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May 17, 2011

Gmail's New Ad System

I've previously reported about Gmail's experiments with image ads and personalized ads, but it seems that these tests are two pieces from a puzzle: a new ad-matching system for Gmail.

New York Times reports that the new algorithms try to find better ads. "Alex Gawley, Google's senior product manager overseeing Gmail, (...) said Gmail's revamped ad-matching system, now in limited tests, analyzes context as well as the content of an individual message. It looks at what he calls 'signals in your inbox,' like whether you open messages with particular keywords and don't open those with other keywords."

Gmail will also include static image ads. "For example, an e-mailed offer for a ski package showing a skier on the slopes could be accompanied by an ad on the right side of the screen, showing a competing offer, replete with another skier coming down another slope. Mr. Gawley said the image used in the ad would be static, not animated, and would be used only in cases where the e-mail message itself showed images."

Gmail's new ads will still be related to your messages, but Google will add other signals that will make the ads an extension of your inbox. Just like Google shows small images ads next to images search results and uses your preferences to personalize ads, Gmail's contextual ads will improve using more data.

As long as the ads are relevant, moderately useful and they aren't distracting, Google is still on the right track. It might take a while to get used to the image ads, but the ad displayed below the messages and the list of messages will be the most obnoxious. "Gmail presents a single text ad when you look at an inbox view and haven't selected a particular message," according to the New York Times.

8 comments:

  1. yeap. the ad below the messages is pretty darn annoying. but then sidebar ads are easy to ignore and replace with services like rapportive.

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  2. I occasionally get an image-based ad in Gmail and I can't say that I mind it. However, I'm not sure if I like the ad below the message.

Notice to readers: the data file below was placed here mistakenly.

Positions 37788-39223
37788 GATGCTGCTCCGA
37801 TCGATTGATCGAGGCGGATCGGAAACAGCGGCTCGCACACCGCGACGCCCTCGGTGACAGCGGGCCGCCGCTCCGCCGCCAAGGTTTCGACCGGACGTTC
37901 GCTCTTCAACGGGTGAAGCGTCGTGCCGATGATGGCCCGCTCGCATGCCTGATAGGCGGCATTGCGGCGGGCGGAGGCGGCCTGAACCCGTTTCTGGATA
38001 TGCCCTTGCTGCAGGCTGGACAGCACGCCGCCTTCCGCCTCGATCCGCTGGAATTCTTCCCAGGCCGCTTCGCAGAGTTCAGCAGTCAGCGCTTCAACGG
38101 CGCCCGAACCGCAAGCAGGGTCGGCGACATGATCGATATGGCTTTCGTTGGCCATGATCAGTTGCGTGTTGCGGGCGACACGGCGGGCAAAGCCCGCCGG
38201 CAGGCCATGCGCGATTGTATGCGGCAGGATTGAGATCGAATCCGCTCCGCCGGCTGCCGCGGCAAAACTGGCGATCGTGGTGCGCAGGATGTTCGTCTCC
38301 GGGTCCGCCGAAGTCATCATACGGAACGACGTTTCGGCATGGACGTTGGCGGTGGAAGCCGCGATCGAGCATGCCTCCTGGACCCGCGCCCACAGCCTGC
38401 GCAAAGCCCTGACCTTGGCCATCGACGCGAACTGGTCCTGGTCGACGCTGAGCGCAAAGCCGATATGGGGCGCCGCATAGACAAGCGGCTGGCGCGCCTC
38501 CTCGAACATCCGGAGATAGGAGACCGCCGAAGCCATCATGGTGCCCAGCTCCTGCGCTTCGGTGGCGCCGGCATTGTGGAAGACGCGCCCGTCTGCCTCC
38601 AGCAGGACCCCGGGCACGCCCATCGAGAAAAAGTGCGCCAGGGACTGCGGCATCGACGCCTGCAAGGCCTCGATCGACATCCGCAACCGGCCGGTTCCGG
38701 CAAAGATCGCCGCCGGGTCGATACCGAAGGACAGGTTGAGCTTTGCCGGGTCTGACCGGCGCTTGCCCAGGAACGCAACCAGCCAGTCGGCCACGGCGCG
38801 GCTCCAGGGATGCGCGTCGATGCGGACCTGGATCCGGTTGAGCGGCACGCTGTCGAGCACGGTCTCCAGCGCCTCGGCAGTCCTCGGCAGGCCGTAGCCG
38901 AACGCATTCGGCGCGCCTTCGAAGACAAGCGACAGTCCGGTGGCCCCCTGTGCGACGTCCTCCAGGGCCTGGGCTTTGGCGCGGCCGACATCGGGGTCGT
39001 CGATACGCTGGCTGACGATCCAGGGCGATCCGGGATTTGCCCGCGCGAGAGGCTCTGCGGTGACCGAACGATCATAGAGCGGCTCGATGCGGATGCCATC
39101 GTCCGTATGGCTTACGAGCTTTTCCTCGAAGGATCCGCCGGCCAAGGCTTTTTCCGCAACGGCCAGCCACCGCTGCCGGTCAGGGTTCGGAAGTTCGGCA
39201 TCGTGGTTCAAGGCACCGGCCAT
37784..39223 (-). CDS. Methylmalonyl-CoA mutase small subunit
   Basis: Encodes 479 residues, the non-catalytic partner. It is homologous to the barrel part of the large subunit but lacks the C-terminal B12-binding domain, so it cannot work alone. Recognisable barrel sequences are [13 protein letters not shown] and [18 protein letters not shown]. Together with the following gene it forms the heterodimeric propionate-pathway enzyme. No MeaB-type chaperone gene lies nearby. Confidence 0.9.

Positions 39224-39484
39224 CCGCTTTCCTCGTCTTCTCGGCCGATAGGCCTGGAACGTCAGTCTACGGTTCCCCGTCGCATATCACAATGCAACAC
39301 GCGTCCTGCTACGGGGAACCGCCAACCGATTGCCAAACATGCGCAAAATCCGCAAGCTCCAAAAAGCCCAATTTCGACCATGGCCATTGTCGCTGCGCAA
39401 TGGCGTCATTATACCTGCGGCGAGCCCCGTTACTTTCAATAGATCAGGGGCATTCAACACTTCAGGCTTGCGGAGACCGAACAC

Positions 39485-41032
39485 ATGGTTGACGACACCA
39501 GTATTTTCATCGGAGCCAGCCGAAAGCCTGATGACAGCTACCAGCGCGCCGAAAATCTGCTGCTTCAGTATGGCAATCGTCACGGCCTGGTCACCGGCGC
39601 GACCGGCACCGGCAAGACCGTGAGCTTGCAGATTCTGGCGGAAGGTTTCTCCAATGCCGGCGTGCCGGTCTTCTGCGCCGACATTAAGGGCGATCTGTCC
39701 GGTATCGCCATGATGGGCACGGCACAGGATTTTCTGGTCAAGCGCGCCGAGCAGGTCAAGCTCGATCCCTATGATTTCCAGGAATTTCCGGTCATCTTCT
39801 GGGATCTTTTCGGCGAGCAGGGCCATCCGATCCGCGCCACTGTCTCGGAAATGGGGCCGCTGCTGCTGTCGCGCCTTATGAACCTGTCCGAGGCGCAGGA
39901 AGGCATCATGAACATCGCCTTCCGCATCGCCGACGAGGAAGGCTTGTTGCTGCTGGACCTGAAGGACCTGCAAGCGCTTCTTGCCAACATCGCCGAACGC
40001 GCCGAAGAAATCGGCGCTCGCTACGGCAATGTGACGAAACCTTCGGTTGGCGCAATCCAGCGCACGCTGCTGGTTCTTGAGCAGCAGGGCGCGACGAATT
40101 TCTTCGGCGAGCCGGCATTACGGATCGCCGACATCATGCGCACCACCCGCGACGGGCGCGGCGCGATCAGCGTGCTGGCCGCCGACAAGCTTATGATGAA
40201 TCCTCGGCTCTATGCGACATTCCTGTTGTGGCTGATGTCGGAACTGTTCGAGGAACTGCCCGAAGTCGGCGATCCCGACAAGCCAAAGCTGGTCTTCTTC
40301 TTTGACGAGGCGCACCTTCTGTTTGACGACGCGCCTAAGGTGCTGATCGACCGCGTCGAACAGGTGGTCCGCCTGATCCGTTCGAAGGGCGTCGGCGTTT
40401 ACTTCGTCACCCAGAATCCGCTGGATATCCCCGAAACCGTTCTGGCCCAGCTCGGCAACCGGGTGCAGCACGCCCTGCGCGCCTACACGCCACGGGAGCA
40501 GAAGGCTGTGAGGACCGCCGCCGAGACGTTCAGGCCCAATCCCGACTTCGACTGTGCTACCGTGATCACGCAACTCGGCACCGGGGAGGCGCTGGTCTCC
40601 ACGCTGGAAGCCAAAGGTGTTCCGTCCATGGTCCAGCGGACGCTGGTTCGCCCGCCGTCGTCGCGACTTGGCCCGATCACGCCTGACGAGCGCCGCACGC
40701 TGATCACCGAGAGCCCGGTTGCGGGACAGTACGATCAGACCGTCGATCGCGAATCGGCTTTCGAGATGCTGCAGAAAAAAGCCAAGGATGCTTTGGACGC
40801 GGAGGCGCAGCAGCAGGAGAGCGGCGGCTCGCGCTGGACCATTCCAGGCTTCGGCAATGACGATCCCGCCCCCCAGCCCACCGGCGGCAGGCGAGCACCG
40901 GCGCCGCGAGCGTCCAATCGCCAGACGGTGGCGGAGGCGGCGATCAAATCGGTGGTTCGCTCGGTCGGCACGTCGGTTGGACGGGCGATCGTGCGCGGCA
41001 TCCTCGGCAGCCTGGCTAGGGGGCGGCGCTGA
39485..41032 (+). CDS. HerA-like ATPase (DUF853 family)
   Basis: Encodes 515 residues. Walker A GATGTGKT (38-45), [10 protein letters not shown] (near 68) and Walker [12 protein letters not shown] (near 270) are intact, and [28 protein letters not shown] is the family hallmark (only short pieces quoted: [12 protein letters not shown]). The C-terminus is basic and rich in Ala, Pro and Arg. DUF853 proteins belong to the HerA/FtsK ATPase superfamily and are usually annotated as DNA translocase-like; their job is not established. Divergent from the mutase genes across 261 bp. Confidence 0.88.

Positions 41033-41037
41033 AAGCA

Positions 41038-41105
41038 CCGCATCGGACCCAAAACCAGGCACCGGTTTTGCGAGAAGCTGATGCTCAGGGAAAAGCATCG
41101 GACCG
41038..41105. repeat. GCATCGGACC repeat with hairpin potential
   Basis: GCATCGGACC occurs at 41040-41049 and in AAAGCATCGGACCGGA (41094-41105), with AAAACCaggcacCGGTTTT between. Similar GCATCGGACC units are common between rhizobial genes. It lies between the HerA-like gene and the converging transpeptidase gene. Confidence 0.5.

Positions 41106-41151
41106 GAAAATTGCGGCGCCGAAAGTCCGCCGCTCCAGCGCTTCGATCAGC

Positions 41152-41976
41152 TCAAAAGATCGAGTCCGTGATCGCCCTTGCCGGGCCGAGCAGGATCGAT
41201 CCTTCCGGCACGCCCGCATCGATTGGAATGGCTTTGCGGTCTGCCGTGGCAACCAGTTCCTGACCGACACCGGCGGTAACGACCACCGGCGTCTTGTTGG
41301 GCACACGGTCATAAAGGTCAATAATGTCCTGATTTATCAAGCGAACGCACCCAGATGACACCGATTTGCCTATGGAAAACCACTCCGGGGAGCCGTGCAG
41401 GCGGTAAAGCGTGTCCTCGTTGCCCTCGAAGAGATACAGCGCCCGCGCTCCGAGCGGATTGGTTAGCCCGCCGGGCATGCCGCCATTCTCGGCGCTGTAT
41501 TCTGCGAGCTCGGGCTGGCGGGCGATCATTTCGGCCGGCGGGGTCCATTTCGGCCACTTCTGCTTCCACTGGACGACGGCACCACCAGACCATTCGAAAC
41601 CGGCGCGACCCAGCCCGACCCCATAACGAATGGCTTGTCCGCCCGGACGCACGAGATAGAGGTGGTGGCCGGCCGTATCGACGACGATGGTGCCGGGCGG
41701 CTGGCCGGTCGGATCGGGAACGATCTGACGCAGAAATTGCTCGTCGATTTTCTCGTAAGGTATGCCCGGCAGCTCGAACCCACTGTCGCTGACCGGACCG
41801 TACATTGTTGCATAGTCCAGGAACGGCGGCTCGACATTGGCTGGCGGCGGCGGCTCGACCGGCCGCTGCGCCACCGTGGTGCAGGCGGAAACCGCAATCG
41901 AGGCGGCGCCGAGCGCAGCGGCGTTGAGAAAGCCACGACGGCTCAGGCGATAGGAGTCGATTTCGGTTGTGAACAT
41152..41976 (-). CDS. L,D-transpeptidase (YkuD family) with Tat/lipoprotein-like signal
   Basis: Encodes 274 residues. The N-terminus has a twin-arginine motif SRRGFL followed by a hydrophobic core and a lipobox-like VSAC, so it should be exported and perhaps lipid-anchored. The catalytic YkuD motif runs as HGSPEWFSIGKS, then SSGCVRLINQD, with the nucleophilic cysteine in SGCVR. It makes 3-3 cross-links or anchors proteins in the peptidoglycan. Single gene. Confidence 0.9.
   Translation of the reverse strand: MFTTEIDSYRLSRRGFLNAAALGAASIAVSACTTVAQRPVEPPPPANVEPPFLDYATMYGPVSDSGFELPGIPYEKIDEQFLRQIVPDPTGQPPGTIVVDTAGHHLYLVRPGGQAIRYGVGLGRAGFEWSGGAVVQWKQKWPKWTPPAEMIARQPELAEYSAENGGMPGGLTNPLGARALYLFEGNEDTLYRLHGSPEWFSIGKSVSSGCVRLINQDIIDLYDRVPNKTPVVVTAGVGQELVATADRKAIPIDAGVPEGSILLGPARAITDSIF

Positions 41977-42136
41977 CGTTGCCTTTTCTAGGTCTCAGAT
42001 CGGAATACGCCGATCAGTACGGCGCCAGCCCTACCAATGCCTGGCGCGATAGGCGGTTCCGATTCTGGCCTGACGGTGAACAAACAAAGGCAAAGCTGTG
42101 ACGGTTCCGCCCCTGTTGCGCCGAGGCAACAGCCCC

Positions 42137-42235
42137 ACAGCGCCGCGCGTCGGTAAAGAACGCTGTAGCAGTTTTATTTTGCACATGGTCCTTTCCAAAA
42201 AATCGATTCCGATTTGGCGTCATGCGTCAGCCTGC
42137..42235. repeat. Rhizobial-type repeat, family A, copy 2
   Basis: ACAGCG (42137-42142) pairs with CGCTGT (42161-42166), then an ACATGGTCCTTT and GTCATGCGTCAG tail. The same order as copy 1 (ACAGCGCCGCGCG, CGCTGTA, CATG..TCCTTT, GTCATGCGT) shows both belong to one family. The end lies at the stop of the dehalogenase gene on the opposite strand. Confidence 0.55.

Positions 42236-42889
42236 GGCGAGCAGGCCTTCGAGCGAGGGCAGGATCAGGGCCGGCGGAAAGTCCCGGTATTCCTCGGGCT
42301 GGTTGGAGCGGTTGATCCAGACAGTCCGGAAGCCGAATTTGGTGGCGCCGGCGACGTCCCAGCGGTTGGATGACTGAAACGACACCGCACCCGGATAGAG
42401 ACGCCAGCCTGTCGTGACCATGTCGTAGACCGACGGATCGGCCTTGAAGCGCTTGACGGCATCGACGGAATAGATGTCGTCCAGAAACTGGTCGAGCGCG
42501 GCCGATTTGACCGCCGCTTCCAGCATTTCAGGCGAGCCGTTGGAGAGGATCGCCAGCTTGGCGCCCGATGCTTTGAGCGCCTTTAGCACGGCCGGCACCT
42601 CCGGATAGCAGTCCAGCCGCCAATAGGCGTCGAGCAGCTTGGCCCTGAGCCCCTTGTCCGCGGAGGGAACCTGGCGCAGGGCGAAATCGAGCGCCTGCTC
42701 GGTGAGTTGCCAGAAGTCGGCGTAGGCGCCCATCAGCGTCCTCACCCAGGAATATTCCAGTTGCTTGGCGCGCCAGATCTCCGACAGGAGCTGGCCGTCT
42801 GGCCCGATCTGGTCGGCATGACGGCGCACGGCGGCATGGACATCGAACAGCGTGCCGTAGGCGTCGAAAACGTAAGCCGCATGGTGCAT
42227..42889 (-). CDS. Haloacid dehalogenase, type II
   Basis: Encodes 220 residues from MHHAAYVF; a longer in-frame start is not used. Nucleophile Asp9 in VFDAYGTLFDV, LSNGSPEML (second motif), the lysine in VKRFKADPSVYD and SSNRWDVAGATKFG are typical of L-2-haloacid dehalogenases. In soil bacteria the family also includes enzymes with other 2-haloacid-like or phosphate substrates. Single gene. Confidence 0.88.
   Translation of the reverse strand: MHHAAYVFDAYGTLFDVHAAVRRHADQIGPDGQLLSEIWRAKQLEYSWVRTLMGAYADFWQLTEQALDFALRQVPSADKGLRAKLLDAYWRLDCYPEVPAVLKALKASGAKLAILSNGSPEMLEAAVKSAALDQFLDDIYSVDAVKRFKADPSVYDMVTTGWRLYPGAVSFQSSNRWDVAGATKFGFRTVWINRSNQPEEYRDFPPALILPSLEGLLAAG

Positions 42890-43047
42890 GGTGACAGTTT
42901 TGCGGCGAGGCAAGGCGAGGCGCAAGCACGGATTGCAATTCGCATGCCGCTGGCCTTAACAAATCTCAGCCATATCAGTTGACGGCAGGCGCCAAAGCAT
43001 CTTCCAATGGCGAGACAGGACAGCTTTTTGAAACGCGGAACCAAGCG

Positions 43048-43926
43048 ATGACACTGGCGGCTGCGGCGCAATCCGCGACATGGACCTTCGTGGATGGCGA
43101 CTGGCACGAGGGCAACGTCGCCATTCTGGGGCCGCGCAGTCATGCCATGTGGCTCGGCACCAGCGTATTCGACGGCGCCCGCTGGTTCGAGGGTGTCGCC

I also use Windows Live Mail 2011 to send/receive messages, so I don't see a lot ads like I would if I used Gmail's website.

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  3. Putting up with ads is important. Remember, if Google's efforts to be an effective marketer fail, there goes the best email and cloud computing platform out there. Gone. Imagine that.

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  4. Adblock solves all.

    I should note, should Google implement a paid service to remove adds from Google sites I would get it in a heartbeat.

    For now, they will just have to do with my one single user paid Google apps account.

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  5. There are ads in Gmail? Man, I love Firefox with AdBlock Plus. lol.

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  6. Static image ad example here: http://twitter.com/#!/jonoellis/status/68766195603607552

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  7. I've been on Google for so long that I've not kept up with Firefox.. Maybe I'd better look into it, again.. What I get tired of and whine about, and it's probably partially due to my slower than average internet connection, is my computer grinding and grinding on some operation that I have no idea of what it's grinding on, when I click onto G-Mail... Point being, my computer is dedicating time and resources to things that I haven't authorized it to do.. and I'm fairly sure are NOT for my benefit... and I'm guessing it's grinding away trying to get all the ads in place for that particular page.... or, I get to thinking maybe it's some virus grinding away and maybe crawling through my hard drive... I don't like that much crap going on.... If ads show up to the side, no biggy... but I don't want performance sacrificed..

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  8. chromeadblock.com and safariadblock.com remove these quite nicely.

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